It has been exactly 2 months since I deactivated my Facebook account and deleted the business page for my art. And I’m going to talk a bit about my life without Facebook (so far).
For one thing, I am WAY less stressed about politics.
Facebook makes it very easy to see political opinions alongside cat videos. There is no separation of fun from calls to anger (or action). Why Facebook is so upsetting with political posts is because it’s the easiest way to discover that your close friends or family don’t hold the same opinions that you do – and they aren’t willing to change their mind about it. And the trap that Facebook sets up is the idea that you can talk with the other person in an effort to change their mind.
Speaking as someone who worked at a doctor’s office that quickly became a drug addiction clinic, I can tell you THIS surprising truth I learned:
The Venn diagram of people who are addicted to drugs, and people who hold racist/white supremacist beliefs, is only one centimeter off from a complete circle.
And unfortunately, on Facebook, I saw a lot of people who defended their beliefs with the same fervor as people who were addicted to drugs. The person thought they were in complete control over their addiction/feelings. The truth is, they aren’t. The drugs/feelings are controlling them. And voices of disagreement against them trigger a defensive response. Because the person addicted to their beliefs doesn’t want to admit that their emotions are controlling them. They don’t want to admit that they have a problem, because they think they don’t have one.
The sad truth is: you need to treat people who are stuck in certain beliefs the same way that you treat drug addicts. And that is: they have to admit that there is a problem first.
Until the addict admits that there is a problem, they will just continue going downhill.
To me, Facebook as a platform, and the people who use that platform, are going that route.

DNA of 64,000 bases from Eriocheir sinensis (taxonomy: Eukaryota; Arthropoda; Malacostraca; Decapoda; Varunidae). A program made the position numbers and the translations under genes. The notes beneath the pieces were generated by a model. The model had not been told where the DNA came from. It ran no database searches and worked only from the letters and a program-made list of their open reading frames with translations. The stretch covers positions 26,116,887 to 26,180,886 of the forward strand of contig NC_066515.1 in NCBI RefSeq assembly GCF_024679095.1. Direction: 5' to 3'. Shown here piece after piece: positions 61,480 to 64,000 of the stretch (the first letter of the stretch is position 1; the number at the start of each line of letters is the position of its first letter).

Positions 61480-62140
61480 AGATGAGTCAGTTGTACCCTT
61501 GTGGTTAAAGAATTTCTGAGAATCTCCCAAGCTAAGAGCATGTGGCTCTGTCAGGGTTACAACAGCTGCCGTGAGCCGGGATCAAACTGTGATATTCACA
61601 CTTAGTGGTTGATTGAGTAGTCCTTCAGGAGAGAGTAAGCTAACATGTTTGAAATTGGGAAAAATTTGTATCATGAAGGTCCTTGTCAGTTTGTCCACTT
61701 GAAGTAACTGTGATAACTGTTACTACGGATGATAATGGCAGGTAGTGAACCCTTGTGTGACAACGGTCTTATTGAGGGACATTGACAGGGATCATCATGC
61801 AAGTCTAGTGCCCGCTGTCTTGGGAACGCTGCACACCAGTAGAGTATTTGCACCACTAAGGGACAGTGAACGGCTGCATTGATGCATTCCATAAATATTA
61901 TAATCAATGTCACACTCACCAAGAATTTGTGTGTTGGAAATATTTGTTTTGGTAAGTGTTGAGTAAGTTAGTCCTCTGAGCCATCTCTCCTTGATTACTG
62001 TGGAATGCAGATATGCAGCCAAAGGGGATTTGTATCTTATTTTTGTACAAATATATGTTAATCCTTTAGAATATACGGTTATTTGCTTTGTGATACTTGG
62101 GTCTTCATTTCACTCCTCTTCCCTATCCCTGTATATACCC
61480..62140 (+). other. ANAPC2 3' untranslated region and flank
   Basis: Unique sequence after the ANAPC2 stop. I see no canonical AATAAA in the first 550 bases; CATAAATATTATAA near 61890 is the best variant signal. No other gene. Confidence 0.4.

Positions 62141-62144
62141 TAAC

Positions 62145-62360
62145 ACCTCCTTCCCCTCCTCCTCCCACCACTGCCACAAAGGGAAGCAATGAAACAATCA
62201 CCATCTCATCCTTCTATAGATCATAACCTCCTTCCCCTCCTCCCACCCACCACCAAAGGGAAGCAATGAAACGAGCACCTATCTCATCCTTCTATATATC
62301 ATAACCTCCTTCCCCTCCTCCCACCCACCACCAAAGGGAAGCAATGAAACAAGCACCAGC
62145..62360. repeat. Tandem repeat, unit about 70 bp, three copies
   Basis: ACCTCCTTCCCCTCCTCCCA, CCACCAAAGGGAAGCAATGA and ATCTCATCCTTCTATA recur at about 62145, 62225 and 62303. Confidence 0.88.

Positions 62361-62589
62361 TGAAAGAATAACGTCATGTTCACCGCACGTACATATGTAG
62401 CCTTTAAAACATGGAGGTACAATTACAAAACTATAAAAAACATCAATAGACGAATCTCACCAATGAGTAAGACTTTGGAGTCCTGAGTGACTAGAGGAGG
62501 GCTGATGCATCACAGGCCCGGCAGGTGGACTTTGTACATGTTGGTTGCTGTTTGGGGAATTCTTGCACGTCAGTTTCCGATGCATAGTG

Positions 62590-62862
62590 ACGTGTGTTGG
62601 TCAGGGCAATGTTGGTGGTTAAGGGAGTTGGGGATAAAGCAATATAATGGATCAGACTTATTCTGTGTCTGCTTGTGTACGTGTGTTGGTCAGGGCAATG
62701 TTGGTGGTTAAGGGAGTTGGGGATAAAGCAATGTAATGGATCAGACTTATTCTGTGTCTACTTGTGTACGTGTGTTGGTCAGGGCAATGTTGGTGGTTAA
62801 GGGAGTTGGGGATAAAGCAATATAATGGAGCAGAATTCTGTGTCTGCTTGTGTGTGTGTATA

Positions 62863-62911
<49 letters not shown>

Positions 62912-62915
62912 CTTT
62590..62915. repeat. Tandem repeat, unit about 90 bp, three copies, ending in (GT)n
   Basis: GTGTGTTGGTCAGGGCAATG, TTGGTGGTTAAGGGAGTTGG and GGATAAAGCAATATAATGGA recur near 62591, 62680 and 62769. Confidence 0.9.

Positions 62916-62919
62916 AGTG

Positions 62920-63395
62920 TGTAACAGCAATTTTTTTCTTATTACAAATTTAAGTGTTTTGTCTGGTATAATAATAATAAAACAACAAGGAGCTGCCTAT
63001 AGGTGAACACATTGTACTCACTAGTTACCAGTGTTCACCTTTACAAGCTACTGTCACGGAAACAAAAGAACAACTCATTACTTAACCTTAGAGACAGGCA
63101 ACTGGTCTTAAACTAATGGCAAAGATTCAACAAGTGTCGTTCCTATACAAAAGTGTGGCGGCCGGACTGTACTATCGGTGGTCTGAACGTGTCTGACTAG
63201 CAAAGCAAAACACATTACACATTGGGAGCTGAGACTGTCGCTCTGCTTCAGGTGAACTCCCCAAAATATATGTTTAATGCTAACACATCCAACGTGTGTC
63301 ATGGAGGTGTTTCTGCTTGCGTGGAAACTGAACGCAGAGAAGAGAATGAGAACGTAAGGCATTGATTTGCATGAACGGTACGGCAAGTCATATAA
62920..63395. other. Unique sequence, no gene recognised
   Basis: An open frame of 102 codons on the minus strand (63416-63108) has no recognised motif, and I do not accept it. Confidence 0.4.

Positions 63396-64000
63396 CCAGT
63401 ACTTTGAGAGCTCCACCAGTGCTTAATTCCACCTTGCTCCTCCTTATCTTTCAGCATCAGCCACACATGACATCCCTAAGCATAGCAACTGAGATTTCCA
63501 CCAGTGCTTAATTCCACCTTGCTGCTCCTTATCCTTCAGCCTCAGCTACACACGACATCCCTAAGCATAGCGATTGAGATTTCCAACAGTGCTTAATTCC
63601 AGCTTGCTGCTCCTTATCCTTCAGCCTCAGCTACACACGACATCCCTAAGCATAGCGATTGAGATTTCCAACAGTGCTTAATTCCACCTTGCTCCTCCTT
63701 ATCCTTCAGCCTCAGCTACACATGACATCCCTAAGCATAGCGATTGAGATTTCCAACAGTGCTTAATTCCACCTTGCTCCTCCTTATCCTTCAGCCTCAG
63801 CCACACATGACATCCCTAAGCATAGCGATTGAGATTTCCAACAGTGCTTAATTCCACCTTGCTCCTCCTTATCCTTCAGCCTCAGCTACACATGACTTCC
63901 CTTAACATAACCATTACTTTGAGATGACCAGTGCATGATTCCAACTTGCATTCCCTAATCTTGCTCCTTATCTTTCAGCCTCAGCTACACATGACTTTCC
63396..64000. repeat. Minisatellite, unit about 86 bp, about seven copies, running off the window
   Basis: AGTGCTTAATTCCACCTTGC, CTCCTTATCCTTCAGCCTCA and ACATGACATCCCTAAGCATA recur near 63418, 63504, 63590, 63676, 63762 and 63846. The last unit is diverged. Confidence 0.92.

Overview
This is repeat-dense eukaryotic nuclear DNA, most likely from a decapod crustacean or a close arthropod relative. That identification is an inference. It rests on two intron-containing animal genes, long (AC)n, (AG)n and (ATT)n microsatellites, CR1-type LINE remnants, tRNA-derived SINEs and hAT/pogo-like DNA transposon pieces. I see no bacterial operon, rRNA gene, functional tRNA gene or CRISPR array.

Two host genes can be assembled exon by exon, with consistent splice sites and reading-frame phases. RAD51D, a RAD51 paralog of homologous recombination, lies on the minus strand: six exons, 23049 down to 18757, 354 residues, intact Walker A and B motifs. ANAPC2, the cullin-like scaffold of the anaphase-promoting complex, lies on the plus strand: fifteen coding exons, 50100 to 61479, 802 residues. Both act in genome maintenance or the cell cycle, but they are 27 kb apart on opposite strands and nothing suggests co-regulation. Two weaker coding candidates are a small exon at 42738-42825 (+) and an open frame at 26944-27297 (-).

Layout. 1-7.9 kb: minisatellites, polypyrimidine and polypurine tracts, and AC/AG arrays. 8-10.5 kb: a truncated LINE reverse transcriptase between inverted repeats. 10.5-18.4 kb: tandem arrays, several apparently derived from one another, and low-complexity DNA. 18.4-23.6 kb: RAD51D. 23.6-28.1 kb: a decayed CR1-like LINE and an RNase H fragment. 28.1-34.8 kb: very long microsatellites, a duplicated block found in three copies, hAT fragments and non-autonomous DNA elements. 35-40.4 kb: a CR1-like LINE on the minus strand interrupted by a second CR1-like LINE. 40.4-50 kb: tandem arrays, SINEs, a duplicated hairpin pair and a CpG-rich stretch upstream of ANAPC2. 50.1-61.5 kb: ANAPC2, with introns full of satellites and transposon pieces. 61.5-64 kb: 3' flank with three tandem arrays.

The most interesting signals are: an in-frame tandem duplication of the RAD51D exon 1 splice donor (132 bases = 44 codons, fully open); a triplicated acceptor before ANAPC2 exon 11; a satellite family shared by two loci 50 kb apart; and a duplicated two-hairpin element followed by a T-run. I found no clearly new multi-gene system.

I’m glad I left when I did. Since I’m not on Facebook (or Twitter!) anymore, I’ve developed a more…realistic view of things. To me, that means that my understanding of things come from real life, not some apocalyptic think-piece someone posted at 3 am on Facebook. Gods I do NOT miss those.
I also don’t miss my posts being ignored by the algorithm.
Being on Instagram means that I’m still subject to the whims of a Facebook-esque algorithm, but in general, more people on Instagram are following me for the art I post. I may also get an account on TikTok, but I’ve seen news pieces talking about how the platform may get banned because it’s Chinese. So who the f*ck knows.
Thankfully, since I left Facebook, I’m not constantly being asked to spend ad money to promote a post to the audience that I ALREADY have.
However, I can’t run Instagram ads. Running ads on Instagram requires a Facebook account. Which I don’t have anymore.
So, with that said, I’ll have to get more creative with my promotions and outreach. I have yet to decide whether or not to return to Twitter. Gods I hope I don’t have to.
I still have an email newsletter though! And right now, that’s the best “social media” platform to stay in touch. If you’re not on it yet, you can sign up for free. I don’t give your email to anybody because that’s shady as heck. (Ok, soft plug done).
Also, in the meantime, I’ll be posting more often on the blog here. I’m playing with the idea of writing a new blog post every day. Just personal posts – no attempts at the traditional blog posts like my Writing for Comics or Freelance Lifestyle posts. I’m retiring those. I’ve written all I want to write for those topics anyway.
In short – I’m glad I left Facebook. I’m happier and more balanced. It’s also making me more creative in how I do outreach for my business.
That’s all for now. Thank you for reading!
You. Are. Awesome.